Triticale, once labeled by some as a poor substitute for corn and other silages, is scoring high with Texas dairies.
For David Hinders, Canyon, triticale silage is available when brown midrib (BMR) or other fall-harvested sorghum silages run out, permitting year-round silage feeding. And it has outperformed wheat silage and hay at his dairy and in research trials by Texas A&M University.
This cross between rye and wheat is part of rations for an estimated 40 dairies in the Texas and Oklahoma panhandles, southwestern Kansas and eastern New Mexico.
“For our dairy, triticale silage is on par with, or close to as good as, BMR sorghum silage,” says Hinders, whose family's 300-cow dairy has been around over 50 years. “Triticale hay helps improve rumen motility and our butterfat is high.”
The TMR is either triticale or BMR sorghum silage, alfalfa, steam-flaked corn, whole cottonseed and canola meal. The rolling herd average is about 24,000 lbs of milk with 3.8% fat and 3.15% protein.
Unlike many newer dairies in the Texas Panhandle, Hinders runs a dryland operation. Like winter wheat or rye, triticale is sown in late August. It provides fall and winter grazing before animals are pulled in February. It's cut for silage in April, usually just before it heads.
“Triticale quality is improved with early harvest,” says Hinders. “We'll see 12-14% protein. But if it has already headed out, protein drops to about 8.5%.”
His dryland triticale silage yields are 7-8 tons/acre. He plants a beardless triticale variety, but says bearded varieties also work. “The bearded may be even better for grazing,” says Hinders.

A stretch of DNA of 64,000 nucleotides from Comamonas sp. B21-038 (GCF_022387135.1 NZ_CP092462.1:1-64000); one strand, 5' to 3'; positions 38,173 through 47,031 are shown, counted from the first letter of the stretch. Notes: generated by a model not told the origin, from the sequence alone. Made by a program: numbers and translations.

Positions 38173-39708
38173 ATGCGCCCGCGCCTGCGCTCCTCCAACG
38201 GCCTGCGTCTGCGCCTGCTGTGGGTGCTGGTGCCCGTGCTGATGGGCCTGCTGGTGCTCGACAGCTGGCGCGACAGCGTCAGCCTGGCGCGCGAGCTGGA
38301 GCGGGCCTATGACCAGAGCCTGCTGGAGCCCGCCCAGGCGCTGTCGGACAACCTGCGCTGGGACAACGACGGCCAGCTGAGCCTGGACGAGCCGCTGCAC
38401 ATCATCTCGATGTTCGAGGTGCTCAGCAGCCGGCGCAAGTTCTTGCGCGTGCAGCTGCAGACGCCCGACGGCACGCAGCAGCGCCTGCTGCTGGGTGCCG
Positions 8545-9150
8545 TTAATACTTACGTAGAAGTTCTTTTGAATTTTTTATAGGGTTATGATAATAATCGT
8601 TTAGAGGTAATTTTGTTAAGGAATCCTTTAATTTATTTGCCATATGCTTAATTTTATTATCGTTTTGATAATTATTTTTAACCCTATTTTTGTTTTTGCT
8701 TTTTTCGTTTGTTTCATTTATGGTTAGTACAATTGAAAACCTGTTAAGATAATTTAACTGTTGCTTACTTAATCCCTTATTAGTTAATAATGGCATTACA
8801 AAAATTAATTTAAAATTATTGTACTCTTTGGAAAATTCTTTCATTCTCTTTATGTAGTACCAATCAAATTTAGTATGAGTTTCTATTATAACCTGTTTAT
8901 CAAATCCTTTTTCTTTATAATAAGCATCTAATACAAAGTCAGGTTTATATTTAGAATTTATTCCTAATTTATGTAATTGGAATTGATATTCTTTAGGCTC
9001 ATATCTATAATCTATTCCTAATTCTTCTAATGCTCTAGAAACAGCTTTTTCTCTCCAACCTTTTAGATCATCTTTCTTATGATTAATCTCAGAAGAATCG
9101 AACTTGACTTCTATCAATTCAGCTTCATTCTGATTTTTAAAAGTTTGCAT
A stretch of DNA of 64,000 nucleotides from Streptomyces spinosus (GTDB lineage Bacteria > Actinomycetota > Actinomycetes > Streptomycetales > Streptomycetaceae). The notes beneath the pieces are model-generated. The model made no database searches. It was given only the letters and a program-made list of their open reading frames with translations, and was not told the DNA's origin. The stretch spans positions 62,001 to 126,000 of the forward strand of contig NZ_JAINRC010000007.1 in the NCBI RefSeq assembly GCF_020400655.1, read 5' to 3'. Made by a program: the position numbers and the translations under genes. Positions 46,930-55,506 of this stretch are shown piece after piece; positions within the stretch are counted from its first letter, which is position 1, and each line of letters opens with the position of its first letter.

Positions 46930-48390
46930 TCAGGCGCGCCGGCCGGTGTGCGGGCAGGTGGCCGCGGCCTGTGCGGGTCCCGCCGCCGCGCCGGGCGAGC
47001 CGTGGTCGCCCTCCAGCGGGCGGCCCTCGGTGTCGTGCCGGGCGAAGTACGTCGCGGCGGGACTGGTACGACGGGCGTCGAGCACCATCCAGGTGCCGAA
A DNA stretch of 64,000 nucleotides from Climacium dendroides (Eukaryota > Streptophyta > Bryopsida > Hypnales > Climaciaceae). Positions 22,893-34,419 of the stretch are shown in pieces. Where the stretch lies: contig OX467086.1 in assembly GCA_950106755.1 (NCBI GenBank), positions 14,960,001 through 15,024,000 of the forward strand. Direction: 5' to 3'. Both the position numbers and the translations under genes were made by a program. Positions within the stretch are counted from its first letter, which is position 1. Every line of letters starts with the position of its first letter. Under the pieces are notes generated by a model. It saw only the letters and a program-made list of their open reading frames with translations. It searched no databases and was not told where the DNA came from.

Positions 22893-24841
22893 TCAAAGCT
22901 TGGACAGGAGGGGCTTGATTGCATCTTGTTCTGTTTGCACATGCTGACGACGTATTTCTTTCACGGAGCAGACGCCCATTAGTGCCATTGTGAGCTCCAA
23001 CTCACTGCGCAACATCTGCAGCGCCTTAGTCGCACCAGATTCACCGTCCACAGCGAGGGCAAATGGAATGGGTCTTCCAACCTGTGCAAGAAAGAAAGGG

“Triticale silage is a good alternative to wheat silage,” says Texas A&M University agronomist Brent Bean, Amarillo. “In research conducted at one regional dairy with triticale and wheat under full irrigation, the triticale silage yielded 16 tons/acre. That compared to 13.1 tons/acre for wheat silage.”
The study included four triticale varieties and eight wheat varieties harvested at the boot-to-early-heading stage. Triticale's average in vitro true digestibility (IVTD) was 84.3% vs. 83.8% for wheat.
“Again, late harvesting can hurt quality,” says Bean, noting that from early-to-late-head stage, the IVTD of triticale or wheat silage drops from above 80% to 70%or below.
“So one of the disadvantages of triticale or wheat silage is harvest timing” — it's critical to producing high-quality silage, says Bean. “The earlier the harvest, the higher the quality, but this also results in lower yield. Harvesting silage also removes a lot of soil nutrients compared to a grain crop, and they must be replenished for a crop to follow.
“But the advantages include a reduction in irrigation needs (compared to a wheat grain crop) and reduced risk due to early removal of the crop. Triticale or wheat can also be double-cropped with a summer crop.”
Ellen Jordan, Texas A&M dairy specialist in Dallas, says that, while triticale silage can be high in protein,it will probably lack the energy value of corn or sorghum silage. Revisions to rations will likely be needed.
“They may need to reduce other protein sources and look at degradable and undegradable protein in their rations,” says Jordan. “If the silage is lower in energy, they may need to add additional corn or energy from a fat source.
“Some dairymen end up making triticale into hay if they can't get it harvested quick enough for silage,”she adds. “It's more apt to be fed in a dry cow or heifer ration.”